The fighting system could either go for the Arkham approach, with simple commands leading to an ever-changing range of moves, or something a little different. In all honesty, Rocksteady’s (not that one) FreeFlow Combat System would probably suit the turtles best – you’d be able to pull off slick moves and leap / flip over enemies, taking on large groups of enemies without the same repetitive hack-and-slash fighting we’ve seen again and again in TMNT video games.
The brothers always work as a team, too, so co-op dynamics would be a must. Out of the Shadows did this well, with the turtles interacting to bring enemies down at times. A simple button-tap could trigger team-ups, or just knocking enemies towards another turtle in combat could lead to a little back-and-forth.
A Branching Storyline Directed by Your Decisions
The turtles don’t always get along. They love each other (and Master Splinter) more than anything (even pizza), but they’re hormonal teenagers living very unusual lives, without many of the simple luxuries others take for granted (freedom to walk along a street without becoming a spectacle, a non-sewer-based home, money, clothes that fit etc.).
Their different personalities often lead to conflicts too, with disagreements on how to proceed in situations (most commonly between Leonardo and Raphael) often leading to fiery arguments, fights, or divisions.
This strong family dynamic and the characters’ conflicting personalities are rich with material for a deep, branching storyline filled with pivotal decisions. You could face such choices as: whether to attack a group of enemies head-on or take them by surprise; whether to split into pairs when infiltrating a Foot Clan stronghold or to stay together; whether to intervene in a street crime (risking exposure) or to stay out of it; whether to take Casey or April along on missions or leave them behind for their own safety, and more.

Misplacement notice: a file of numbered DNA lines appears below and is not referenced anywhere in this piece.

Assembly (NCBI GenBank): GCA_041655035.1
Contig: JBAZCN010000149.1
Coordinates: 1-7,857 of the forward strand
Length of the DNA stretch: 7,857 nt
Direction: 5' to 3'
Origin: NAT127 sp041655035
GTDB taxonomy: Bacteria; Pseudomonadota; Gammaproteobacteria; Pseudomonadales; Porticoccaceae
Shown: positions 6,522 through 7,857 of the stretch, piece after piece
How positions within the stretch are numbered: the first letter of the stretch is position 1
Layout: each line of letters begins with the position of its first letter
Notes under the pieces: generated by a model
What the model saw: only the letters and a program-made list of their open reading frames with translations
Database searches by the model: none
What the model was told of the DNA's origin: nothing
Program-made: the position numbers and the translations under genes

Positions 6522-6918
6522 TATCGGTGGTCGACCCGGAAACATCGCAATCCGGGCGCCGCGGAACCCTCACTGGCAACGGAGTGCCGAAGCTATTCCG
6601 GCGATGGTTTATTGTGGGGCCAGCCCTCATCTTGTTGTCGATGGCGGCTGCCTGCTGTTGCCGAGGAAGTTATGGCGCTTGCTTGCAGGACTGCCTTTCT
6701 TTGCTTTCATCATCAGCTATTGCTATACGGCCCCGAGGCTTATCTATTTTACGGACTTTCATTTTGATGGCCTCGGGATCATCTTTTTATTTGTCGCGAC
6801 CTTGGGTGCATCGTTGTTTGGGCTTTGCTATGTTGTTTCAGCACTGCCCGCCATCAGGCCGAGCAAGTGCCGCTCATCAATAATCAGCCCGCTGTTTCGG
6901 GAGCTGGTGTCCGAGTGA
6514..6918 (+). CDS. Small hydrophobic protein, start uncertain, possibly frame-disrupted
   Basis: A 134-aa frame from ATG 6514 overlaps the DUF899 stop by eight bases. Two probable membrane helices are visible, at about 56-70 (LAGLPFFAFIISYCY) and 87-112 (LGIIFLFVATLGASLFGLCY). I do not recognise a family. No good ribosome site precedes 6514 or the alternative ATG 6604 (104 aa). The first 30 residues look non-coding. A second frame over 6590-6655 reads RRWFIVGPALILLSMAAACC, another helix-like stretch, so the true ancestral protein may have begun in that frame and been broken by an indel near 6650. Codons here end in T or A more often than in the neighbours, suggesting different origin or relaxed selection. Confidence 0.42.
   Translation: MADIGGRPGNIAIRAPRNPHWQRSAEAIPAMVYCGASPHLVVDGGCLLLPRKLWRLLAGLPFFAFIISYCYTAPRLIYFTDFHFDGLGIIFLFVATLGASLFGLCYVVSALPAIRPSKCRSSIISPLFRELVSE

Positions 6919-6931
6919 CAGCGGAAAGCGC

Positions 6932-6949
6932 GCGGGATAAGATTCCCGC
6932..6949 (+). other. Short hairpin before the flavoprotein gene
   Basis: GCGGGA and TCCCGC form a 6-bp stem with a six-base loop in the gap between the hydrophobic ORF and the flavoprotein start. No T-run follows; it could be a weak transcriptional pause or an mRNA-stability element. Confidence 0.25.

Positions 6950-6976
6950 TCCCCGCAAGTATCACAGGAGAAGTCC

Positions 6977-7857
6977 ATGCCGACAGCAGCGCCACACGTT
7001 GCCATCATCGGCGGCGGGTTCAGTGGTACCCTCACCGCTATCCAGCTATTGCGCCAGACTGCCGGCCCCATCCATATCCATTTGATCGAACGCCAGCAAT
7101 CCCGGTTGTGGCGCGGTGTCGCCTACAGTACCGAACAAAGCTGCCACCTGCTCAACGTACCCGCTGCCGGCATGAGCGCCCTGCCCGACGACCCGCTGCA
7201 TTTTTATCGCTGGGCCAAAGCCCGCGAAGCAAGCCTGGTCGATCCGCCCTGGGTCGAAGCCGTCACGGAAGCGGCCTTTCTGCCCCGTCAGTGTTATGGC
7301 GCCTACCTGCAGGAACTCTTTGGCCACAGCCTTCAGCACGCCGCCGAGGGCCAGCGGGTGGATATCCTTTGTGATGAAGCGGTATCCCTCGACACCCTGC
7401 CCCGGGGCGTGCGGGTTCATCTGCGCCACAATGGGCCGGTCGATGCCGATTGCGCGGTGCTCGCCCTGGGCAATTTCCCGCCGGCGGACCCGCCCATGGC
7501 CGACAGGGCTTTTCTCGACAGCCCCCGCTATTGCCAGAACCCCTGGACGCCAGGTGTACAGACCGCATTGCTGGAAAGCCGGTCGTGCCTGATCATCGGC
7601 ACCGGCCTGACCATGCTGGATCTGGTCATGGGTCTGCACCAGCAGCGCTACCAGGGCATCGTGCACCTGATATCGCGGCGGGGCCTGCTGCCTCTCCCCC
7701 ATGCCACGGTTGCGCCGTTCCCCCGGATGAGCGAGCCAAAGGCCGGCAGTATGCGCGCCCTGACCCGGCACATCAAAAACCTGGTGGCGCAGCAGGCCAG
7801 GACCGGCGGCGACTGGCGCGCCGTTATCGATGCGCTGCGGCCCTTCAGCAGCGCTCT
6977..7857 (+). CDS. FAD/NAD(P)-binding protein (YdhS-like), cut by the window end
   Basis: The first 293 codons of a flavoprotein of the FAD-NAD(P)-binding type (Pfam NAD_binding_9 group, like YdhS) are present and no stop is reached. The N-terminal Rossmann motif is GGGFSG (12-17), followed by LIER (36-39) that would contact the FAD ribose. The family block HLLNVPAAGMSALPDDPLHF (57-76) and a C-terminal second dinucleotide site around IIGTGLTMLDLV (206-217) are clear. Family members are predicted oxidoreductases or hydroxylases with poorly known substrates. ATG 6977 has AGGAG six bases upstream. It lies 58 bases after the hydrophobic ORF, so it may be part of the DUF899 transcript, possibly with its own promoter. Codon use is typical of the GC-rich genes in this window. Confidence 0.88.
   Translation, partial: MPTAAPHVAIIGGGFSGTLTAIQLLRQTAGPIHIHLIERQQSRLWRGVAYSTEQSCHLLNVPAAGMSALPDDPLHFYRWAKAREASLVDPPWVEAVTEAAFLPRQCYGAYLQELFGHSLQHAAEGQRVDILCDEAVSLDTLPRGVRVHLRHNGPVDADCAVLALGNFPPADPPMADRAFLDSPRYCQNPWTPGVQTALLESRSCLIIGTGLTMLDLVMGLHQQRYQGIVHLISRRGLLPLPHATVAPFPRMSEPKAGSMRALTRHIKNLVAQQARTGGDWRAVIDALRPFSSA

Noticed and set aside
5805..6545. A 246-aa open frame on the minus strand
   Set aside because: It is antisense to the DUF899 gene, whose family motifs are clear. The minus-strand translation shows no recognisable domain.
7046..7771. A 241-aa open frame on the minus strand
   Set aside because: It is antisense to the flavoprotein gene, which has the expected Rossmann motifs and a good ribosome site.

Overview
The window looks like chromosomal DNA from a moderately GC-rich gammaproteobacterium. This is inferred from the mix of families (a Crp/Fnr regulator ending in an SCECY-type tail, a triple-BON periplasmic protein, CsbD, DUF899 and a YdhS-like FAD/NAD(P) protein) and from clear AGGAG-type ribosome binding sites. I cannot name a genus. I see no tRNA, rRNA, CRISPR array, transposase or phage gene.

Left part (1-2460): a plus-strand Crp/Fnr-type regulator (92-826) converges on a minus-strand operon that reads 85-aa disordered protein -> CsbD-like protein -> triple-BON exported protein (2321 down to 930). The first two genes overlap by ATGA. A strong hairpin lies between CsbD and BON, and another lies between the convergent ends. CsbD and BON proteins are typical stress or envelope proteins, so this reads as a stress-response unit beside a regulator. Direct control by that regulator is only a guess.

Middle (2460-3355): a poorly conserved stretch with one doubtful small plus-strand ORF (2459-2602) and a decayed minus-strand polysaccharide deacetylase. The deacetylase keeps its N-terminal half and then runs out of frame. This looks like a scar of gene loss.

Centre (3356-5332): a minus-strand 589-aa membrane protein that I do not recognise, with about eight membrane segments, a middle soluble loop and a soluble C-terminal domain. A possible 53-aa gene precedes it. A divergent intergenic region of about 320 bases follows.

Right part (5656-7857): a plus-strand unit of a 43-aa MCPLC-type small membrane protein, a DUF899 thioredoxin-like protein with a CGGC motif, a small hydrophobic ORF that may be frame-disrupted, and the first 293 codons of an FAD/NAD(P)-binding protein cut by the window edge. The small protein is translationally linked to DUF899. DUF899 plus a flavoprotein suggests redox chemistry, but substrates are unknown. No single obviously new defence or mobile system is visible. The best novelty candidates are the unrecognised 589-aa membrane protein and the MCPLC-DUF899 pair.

These examples would have numerous possible outcomes. Attacking a group head-on could lead to being overwhelmed, though taking them by surprise might take time and lots of stealth. Splitting into pairs would allow you to cover double the ground in the same space of time, but leave the turtles more vulnerable if attacked (leading to potential retreats or injuries). Taking Casey or April on missions might mean some physical / technical backup, but leave the foursome with an extra team-member to worry about – and any resulting injuries / failures could affect the characters’ relationships as the story unfolds.
This would add a more realistic edge to the story, encourage subsequent playthroughs, and allow you to take a more active role in the story’s progress.
A Chance to Play as the Villains
The Teenage Mutant Ninja Turtles have some great villains, and it’d be great to play as them in future games.
Obviously, there’s the likes of Shredder, Rocksteady, Bebop, Krang, Karai, and the Rat King, but other enemies (Old Hob, Hun, Baxter Stockman, Tokka and Rahzar, to name a few) should appear too..
Playing as the turtles themselves is always fun, even in some of the weakest games, but we don’t get the chance to play as the villains really (Tournament Fighters, Smash-Up, the mobile game TMNT: Legends). This could take on a number of different formats, of which the most obvious is playing as as villains in a challenge mode, taking on the turtles and / or waves of cops. This has real potential, particularly if each villain had their own unique set of moves that felt true to their character.
Alternatively, another mode might allow you to take on the role of Shredder and / or Krang in plotting a takeover of the city. This could be a mixture of real-time strategy and melee combat, with you planning attacks, securing information on rivals, and taking on the turtles.
These are just two ideas, but with such interesting, fun villains available, why not let us step into their shoes / mutated feet for a while?
What do you want to see in future Teenage Mutant Ninja Turtles games? Let us know!